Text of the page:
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Prof Lorraine Hanlon

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From Atoms to Astrophysics - How we know what we know about the Universe


How do we know what stars are made of? Why do X-rays, rather than visible light, provide tell-tale evidence of black holes? Why is there no single 'perfect' telescope that can observe everything?

This talk primarily explores the interaction of light with matter. It is this interaction that has determined the kinds of telescopes we typically use to observe the Universe and the science that can be deduced as a result.

Now, more exotic windows on the Universe are also becoming available, heralding an era of 'multi-messenger' astronomy, in which light, particles and gravitational waves together may provide a more complete understanding of the processes and interactions that shape our Universe.

Loraine Hanlon has a  BSc and MSc in experimental physics at UCD, and spent 4 years in the Netherlands to do research in space-based gamma-ray astronomy at the ESA research headquarters in Noordwijk. Hanlon  received a PhD and began as a lecturer in UCD in 1997, becoming Associate Professor of Astronomy in 2007. Hanlon's research activities are in the areas of space science and astrophysics, with a particular emphasis on ground-based and space-based studies of gamma-ray bursts, the most powerful and distant explosive events in the universe. She developes hardware and instrumentation for astrophysics. Hanlon's team has built the Watcher robotic telescope, which is located in South Africa and is Ireland's only professional telescope at a high quality observing site. She also works on advanced techniques for gamma-ray detection, for both astrophysics and medical applications. She is co-founder of UCD's Art in Science programme (www.ucdartinscience.com), which brings scientists and artists together in collaboration, through an artist in residence programme, joint exhibitions and seminars. exotic windows on the Universe are also becoming available, heralding an era of 'multi-messenger' astronomy, in which light, particles and gravitational waves together may provide a more complete understanding of the processes and interactions that shape our Universe.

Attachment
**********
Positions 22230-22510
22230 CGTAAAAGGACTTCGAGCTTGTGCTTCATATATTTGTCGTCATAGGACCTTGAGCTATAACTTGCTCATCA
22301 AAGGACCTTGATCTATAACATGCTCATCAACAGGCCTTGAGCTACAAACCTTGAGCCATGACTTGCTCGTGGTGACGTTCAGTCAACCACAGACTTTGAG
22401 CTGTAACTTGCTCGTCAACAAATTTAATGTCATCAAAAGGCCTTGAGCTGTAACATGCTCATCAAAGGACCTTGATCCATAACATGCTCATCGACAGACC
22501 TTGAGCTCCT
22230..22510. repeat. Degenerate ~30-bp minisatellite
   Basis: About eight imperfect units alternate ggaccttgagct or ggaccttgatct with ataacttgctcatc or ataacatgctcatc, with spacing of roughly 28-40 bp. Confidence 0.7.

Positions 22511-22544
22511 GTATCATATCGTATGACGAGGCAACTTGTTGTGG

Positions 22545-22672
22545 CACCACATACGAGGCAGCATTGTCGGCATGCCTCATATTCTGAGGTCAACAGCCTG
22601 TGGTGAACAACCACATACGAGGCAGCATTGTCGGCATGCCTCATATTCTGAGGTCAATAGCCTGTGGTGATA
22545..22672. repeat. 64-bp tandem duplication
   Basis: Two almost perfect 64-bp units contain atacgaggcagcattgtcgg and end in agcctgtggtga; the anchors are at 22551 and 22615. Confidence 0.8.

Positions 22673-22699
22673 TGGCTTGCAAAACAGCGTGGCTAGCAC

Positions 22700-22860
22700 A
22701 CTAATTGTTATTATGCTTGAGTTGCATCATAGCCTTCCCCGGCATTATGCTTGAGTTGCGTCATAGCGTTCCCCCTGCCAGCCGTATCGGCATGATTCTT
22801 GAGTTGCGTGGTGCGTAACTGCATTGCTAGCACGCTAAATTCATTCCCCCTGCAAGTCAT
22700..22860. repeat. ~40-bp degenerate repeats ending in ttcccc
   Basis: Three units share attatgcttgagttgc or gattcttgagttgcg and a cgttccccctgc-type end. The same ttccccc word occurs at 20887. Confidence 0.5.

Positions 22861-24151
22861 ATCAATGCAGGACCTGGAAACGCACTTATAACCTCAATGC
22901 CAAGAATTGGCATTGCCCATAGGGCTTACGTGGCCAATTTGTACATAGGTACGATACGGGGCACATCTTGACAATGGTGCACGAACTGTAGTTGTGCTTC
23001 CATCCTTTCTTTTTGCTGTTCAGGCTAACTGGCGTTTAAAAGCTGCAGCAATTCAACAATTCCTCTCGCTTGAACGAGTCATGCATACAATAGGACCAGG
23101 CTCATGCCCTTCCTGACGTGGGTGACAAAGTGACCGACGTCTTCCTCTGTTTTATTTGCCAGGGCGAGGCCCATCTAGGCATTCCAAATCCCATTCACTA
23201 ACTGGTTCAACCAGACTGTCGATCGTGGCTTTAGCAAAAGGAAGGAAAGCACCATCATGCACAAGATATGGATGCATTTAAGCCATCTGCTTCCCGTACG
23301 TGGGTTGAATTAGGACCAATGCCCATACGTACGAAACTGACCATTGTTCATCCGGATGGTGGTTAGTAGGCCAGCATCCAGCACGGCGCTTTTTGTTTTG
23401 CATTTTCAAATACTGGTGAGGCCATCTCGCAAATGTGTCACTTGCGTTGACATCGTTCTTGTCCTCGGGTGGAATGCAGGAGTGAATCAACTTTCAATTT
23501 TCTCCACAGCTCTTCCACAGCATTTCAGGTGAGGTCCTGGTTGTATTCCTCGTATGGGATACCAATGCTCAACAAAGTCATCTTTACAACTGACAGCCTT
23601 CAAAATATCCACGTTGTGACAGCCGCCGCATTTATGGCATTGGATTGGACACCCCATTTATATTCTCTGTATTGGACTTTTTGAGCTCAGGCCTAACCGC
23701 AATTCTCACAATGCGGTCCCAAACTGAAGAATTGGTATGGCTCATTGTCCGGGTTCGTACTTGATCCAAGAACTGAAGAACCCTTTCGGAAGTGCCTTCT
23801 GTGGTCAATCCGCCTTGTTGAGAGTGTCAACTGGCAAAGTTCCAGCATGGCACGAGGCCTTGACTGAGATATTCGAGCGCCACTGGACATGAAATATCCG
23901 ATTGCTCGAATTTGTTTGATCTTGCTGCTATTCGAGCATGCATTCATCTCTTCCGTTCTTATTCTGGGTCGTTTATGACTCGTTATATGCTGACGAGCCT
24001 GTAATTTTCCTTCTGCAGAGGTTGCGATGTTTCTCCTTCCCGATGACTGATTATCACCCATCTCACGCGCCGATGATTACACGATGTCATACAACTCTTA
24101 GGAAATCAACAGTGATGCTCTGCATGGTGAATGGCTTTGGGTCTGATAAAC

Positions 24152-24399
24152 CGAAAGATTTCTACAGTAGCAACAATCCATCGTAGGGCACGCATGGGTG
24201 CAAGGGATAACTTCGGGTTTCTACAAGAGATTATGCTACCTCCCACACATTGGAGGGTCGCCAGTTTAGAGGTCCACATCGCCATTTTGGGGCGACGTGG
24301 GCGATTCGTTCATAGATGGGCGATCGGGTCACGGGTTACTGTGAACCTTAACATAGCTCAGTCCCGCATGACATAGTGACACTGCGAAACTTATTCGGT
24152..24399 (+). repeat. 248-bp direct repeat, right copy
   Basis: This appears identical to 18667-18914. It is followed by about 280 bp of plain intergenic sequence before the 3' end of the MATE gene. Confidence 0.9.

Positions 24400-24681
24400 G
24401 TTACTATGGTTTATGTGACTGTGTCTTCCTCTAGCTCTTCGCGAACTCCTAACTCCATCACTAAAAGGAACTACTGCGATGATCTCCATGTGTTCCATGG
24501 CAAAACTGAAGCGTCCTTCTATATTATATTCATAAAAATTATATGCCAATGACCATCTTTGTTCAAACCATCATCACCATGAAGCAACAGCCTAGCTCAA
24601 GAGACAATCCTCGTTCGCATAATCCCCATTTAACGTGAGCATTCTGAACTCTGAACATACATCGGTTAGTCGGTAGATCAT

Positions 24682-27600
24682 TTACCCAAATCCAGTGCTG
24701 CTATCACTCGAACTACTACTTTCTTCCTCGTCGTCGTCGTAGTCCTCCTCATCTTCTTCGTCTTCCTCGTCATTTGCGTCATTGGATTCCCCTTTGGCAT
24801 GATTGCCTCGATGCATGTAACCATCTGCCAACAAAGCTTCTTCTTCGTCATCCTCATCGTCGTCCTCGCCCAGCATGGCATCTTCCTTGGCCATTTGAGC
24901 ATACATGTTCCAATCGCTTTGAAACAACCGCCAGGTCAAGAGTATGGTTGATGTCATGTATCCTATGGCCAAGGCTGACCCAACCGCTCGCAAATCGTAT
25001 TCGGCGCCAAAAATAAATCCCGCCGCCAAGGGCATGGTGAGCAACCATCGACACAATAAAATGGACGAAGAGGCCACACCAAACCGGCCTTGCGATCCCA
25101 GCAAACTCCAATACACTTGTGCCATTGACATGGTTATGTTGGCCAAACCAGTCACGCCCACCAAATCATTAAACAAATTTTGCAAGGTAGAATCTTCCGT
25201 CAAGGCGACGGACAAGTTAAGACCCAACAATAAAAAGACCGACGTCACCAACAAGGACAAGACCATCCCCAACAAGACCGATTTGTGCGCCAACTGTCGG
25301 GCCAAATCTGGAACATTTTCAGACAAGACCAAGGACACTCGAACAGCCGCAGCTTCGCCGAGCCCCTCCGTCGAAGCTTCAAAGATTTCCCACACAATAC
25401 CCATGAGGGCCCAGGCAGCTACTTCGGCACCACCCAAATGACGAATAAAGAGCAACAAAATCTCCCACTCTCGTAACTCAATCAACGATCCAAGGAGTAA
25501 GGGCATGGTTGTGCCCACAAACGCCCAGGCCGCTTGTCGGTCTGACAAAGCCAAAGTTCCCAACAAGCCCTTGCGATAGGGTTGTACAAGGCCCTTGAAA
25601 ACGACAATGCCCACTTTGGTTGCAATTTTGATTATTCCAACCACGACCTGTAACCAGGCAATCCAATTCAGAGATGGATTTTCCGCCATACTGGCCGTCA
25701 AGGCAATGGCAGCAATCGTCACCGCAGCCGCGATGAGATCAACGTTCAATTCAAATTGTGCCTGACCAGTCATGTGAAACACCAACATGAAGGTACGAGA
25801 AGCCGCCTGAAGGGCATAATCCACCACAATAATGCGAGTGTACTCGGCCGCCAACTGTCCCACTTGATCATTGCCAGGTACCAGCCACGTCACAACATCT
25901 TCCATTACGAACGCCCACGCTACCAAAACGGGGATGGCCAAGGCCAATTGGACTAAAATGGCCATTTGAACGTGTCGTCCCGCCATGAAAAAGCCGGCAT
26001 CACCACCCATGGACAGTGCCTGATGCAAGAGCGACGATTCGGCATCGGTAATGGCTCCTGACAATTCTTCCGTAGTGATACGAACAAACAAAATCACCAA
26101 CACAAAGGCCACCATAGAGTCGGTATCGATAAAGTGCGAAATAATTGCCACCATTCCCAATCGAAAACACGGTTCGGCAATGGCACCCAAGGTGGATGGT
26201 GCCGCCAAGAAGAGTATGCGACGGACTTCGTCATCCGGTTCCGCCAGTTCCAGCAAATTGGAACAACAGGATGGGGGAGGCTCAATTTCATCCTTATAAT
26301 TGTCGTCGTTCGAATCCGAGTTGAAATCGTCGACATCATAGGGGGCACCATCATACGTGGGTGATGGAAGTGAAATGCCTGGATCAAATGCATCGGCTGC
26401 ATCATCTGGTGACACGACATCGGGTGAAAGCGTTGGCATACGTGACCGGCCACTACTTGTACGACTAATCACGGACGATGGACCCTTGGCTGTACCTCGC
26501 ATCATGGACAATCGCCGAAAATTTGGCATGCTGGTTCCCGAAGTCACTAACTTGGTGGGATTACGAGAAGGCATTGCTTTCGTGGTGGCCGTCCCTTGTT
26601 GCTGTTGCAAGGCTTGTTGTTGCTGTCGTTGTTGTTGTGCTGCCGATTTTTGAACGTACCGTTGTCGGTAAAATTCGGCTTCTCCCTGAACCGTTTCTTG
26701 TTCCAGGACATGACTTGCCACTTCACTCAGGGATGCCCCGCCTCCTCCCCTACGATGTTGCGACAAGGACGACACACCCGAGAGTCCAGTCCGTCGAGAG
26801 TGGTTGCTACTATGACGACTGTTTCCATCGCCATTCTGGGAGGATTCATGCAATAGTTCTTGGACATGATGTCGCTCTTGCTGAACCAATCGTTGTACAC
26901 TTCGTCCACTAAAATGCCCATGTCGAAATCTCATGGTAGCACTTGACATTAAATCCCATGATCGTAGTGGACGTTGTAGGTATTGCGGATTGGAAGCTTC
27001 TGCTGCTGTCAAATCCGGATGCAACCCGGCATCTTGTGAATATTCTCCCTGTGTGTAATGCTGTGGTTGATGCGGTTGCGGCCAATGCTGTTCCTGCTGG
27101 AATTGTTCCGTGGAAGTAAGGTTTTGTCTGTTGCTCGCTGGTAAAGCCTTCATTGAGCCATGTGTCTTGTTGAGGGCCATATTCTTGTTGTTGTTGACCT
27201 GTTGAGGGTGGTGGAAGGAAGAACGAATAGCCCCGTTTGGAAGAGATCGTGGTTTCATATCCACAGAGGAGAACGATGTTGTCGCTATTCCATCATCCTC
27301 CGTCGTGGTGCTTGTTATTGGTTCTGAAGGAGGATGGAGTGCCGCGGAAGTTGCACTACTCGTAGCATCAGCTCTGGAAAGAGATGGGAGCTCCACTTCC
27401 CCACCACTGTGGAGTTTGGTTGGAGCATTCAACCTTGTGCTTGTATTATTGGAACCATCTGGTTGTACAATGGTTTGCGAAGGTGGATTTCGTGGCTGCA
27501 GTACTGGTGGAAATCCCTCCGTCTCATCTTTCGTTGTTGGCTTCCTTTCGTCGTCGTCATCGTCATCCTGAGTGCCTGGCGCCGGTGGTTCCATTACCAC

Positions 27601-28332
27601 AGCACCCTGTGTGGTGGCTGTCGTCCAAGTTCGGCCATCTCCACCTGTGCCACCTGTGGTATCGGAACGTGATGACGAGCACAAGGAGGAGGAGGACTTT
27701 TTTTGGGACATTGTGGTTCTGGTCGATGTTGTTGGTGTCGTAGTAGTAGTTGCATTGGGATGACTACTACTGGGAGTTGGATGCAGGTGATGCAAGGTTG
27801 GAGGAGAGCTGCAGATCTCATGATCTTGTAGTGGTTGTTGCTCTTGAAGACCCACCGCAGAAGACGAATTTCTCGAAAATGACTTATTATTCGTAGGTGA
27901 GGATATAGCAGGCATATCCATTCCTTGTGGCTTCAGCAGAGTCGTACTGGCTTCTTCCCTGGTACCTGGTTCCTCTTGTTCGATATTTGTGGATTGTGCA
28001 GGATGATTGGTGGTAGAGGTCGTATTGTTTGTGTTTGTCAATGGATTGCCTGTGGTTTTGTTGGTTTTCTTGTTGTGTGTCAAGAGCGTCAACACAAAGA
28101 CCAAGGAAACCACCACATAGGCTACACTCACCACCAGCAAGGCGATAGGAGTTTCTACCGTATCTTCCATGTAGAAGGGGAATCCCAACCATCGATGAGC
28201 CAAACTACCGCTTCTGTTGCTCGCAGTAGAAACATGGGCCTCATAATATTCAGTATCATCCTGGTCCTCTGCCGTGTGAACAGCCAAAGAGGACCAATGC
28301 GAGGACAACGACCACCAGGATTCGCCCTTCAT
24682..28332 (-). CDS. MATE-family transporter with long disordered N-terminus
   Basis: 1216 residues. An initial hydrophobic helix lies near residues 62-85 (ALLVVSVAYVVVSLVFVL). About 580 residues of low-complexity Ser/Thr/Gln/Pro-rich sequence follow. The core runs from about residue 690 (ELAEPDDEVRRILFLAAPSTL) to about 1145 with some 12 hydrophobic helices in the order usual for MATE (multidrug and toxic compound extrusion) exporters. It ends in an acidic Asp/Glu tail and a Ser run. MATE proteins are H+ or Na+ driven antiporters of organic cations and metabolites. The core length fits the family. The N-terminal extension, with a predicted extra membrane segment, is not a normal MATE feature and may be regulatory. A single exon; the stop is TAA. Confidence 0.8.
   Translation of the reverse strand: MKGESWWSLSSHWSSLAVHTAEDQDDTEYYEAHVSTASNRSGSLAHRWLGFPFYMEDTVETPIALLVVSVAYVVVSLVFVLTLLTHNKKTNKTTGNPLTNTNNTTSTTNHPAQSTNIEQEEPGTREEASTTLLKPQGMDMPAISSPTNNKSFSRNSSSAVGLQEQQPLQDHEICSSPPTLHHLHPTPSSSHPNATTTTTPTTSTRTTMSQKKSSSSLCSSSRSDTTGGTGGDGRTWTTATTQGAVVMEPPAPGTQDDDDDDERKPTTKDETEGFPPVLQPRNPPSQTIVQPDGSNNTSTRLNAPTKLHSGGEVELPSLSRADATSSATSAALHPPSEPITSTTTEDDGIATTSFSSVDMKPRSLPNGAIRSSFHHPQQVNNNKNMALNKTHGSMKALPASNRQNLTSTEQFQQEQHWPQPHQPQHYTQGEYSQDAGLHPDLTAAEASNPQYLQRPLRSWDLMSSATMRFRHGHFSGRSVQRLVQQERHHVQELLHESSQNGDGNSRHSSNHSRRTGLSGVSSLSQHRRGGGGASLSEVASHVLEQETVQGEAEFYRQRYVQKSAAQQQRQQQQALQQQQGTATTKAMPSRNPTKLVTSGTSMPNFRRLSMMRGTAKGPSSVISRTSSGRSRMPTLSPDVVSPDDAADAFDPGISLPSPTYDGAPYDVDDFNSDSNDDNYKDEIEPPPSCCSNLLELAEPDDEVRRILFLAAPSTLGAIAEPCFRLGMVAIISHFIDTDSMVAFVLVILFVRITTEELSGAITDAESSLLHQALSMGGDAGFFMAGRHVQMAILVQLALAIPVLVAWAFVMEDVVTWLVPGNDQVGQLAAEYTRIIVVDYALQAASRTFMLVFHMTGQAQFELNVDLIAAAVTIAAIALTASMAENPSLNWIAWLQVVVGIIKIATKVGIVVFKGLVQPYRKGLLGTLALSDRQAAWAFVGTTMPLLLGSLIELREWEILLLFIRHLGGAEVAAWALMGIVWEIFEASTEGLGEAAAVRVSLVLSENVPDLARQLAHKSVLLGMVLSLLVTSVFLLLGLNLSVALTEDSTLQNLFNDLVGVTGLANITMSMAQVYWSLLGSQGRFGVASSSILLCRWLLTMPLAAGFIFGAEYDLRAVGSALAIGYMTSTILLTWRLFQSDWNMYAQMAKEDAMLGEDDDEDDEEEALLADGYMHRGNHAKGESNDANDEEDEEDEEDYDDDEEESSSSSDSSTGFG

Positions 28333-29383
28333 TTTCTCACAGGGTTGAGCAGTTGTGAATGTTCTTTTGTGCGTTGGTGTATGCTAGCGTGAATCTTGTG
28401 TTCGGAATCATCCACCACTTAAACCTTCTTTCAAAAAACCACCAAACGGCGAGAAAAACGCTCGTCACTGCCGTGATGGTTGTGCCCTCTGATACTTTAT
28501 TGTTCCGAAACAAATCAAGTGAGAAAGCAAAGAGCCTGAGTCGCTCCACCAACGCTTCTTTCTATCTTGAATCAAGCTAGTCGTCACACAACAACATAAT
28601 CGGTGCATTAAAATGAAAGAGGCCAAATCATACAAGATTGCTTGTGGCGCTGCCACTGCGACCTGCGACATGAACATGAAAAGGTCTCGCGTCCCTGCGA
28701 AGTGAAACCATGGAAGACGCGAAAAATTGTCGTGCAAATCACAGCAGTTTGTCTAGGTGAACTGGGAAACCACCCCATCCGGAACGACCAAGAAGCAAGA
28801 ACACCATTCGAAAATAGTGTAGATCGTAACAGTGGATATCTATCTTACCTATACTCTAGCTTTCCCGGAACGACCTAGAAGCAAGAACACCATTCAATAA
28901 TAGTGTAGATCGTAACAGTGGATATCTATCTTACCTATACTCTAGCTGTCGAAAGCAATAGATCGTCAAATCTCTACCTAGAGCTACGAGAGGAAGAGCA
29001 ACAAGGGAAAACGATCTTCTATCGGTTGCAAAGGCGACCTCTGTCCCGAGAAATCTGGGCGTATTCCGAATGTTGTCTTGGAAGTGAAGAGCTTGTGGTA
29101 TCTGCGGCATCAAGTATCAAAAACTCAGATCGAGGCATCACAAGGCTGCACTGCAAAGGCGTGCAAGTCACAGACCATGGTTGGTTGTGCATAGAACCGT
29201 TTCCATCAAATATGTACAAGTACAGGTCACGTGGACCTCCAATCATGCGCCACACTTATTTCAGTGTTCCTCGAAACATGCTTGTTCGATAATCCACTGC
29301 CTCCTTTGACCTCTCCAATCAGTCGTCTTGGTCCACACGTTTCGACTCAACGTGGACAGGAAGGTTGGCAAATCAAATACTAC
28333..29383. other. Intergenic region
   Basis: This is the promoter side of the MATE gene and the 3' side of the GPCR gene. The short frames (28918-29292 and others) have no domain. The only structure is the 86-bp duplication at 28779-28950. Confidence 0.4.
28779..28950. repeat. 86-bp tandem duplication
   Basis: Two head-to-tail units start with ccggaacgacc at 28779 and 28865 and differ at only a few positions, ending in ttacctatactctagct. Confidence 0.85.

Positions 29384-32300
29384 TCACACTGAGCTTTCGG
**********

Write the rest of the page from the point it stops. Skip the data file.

Session Chair

Dr Cormac O’Raifeartaigh PhD FRAS is a graduate of University College Dublin (BSc Hons), Trinity College Dublin (Phd) and the University of Aarhus, Denmark. He lectures in physics at Waterford Institute of Technology and is a Fellow of the Royal Astronomical Society and a former Fellow of the Science, Technology and Society program at Harvard University. He  writes regularly on science in newspapers (The Irish Times) and magazines (Physics World) and is a science ambassador for Discover Science and Engineering Ireland. Cormac's recent discovery of a "lost Einstein Theory" received worldwide attention in the science media see Nature article here.

His widely read blog can be read here





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